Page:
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Should health policy focus on physical inactivity rather than obesity? No

BMJ 2010; 340 doi: https://doi.org/10.1136/bmj.c2602 (Published 25 May 2010) Cite this as: BMJ 2010;340:c2602
  1. Timothy P Gill, principal research fellow1,
  2. Louise A Baur, professor23,
  3. Lesley A King, adjunct senior lecturer3
  1. 1Boden Institute of Obesity, Nutrition and Exercise, University of Sydney, Sydney, Australia
  2. 2The Children’s Hospital at Westmead, Locked Bag 4001, Westmead NSW 2145, Australia
  3. 3Sydney School of Public Health, University of Sydney
  1. Correspondence to: L Baur louiseb3{at}chw.edu.au

    Richard Weiler and colleagues (doi:10.1136/bmj.c2603) argue that losing weight is not essential to get benefit from physical activity, but Timothy Gill and colleagues believe that tackling all the causes of obesity is essential to improve public health

    Physical inactivity is a major contributor to the global burden of disease, being associated with a range of negative consequences for health, including cardiovascular disease, type 2 diabetes, reduced functional capacity, and poorer mental health.1 Clearly the promotion of both increased physical activity and reduced inactivity must be important elements of any public health programme. However, a strategy that targets physical inactivity but ignores the problem of obesity is unlikely to bring overall improvements in health. We consider that such an approach is flawed.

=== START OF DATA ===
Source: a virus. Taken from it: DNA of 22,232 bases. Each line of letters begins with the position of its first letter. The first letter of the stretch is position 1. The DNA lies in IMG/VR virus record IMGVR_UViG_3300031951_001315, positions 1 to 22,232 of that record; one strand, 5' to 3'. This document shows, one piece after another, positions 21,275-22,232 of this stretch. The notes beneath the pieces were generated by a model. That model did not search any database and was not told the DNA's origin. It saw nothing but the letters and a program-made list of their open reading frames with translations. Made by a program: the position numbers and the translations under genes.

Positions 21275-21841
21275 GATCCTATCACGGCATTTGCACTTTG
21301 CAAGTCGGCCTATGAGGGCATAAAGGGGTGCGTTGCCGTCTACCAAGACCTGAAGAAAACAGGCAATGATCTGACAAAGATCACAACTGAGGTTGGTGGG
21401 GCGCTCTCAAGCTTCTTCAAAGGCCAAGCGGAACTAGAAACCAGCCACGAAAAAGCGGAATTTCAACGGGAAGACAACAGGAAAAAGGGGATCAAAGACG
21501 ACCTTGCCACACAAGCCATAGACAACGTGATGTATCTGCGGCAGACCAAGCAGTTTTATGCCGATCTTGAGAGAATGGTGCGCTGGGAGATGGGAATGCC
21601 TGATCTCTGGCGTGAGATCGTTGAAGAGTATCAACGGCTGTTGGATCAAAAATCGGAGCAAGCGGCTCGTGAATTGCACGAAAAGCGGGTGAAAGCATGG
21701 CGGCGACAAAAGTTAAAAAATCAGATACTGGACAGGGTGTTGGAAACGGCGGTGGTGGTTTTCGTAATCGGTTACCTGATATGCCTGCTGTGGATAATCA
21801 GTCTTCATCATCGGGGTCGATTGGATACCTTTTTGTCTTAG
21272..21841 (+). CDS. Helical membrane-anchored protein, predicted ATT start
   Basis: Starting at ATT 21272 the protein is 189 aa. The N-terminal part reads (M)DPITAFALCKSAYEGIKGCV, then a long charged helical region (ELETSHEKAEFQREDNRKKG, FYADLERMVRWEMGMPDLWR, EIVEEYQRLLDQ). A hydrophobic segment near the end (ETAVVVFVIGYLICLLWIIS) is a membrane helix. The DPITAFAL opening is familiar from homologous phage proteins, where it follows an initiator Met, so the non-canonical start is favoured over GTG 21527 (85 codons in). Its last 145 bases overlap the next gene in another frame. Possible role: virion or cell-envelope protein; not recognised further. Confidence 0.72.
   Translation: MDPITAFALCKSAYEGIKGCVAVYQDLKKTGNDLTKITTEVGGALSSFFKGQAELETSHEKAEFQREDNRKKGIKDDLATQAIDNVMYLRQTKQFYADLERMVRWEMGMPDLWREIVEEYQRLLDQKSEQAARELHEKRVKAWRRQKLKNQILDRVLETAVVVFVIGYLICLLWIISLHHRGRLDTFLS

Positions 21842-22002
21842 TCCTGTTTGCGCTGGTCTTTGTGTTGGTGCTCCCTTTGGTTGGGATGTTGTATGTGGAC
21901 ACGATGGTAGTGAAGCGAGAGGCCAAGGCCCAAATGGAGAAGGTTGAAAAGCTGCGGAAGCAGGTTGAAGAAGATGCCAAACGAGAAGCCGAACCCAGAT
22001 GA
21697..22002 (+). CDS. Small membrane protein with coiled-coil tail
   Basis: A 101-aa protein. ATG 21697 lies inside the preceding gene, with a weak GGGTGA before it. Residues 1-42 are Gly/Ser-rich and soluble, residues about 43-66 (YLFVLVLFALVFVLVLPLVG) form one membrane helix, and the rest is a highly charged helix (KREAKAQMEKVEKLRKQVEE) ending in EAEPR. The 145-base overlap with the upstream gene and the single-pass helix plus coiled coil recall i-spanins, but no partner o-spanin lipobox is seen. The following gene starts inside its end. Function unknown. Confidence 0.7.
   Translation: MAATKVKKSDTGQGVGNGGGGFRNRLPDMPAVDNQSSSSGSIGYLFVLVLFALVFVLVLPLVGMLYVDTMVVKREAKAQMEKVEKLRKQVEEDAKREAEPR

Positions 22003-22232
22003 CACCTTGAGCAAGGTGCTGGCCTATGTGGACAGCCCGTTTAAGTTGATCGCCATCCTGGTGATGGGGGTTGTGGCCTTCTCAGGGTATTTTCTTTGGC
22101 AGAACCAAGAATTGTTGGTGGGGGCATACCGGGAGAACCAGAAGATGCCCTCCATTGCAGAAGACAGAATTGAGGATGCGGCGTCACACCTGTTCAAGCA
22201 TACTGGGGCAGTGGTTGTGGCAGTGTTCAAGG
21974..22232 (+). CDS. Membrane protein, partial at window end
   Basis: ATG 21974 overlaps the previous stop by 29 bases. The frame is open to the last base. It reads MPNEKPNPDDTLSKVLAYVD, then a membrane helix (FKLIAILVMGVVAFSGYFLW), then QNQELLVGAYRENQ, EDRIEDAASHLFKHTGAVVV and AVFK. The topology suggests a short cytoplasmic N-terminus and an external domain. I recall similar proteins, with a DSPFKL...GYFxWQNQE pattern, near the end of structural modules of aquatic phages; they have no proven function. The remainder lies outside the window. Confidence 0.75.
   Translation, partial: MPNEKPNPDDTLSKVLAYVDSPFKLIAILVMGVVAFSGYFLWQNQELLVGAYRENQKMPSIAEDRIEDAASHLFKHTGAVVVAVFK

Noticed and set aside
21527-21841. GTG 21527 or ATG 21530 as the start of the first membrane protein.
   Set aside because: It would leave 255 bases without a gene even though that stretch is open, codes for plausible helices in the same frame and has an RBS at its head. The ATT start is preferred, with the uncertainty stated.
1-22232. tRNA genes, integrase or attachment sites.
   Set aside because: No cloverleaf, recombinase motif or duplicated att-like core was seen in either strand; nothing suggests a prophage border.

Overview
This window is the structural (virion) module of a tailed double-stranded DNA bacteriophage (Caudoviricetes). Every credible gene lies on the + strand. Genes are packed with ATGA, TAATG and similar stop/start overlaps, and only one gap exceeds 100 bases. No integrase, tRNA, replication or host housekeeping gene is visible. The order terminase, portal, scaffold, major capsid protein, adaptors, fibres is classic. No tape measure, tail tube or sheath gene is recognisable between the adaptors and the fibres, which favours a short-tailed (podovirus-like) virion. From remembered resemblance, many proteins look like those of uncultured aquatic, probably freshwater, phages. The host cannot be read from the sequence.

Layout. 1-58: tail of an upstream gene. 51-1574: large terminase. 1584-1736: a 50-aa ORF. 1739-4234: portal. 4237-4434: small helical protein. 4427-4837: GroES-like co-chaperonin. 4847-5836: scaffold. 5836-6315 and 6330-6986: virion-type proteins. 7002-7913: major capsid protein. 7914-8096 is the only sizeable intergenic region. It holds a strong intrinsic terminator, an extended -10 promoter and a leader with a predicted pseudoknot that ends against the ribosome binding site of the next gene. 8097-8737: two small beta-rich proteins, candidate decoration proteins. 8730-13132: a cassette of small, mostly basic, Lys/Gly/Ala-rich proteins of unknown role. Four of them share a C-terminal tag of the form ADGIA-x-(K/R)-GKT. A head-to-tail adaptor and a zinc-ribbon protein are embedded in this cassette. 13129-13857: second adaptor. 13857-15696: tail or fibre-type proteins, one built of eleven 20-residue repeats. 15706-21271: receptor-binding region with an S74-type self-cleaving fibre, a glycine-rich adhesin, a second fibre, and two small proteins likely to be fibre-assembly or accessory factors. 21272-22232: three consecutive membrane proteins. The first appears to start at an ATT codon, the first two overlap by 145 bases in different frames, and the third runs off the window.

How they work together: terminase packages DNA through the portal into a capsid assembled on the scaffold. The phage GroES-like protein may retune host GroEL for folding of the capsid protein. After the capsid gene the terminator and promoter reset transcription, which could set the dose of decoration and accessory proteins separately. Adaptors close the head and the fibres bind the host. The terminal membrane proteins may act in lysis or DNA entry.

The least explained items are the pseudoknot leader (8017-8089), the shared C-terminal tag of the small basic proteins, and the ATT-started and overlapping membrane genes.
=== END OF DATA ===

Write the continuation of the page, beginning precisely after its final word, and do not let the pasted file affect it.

Diet and health

    High population prevalence of physical inactivity is just one marker of a society’s overall obesogenic lifestyle, which comprises a broad set of inappropriate environmental and behavioural patterns. A wide range of evidence from epidemiology, case-control studies, and clinical trials has identified poor quality nutrition (encompassing such elements as an increased intake of energy dense …

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